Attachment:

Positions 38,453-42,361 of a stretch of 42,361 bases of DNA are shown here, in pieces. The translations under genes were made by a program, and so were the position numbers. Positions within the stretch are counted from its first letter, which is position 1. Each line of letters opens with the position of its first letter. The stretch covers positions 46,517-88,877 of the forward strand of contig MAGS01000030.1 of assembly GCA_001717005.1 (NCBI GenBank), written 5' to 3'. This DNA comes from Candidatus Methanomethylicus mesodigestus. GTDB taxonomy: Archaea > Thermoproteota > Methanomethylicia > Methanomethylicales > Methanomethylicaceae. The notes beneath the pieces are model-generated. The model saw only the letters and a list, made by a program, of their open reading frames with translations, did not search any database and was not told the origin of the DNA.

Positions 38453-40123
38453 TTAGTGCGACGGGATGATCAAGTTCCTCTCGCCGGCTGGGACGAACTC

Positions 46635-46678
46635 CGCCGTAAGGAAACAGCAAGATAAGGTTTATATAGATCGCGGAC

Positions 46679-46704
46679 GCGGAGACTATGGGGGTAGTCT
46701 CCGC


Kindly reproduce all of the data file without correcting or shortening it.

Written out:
Positions 38,453-42,361 of a stretch of 42,361 bases of DNA are shown here, in pieces. The translations under genes were made by a program, and so were the position numbers. Positions within the stretch are counted from its first letter, which is position 1. Each line of letters opens with the position of its first letter. The stretch covers positions 46,517-88,877 of the forward strand of contig MAGS01000030.1 of assembly GCA_001717005.1 (NCBI GenBank), written 5' to 3'. This DNA comes from Candidatus Methanomethylicus mesodigestus. GTDB taxonomy: Archaea > Thermoproteota > Methanomethylicia > Methanomethylicales > Methanomethylicaceae. The notes beneath the pieces are model-generated. The model saw only the letters and a list, made by a program, of their open reading frames with translations, did not search any database and was not told the origin of the DNA.

Positions 38453-40123
38453 TTAGTGCGACGGGATGATCAAGTTCCTCTCGCCGGCTGGGACGAACTC

Positions 46635-46678
46635 CGCCGTAAGGAAACAGCAAGATAAGGTTTATATAGATCGCGGAC

Positions 46679-46704
46679 GCGGAGACTATGGGGGTAGTCT
46701 CCGC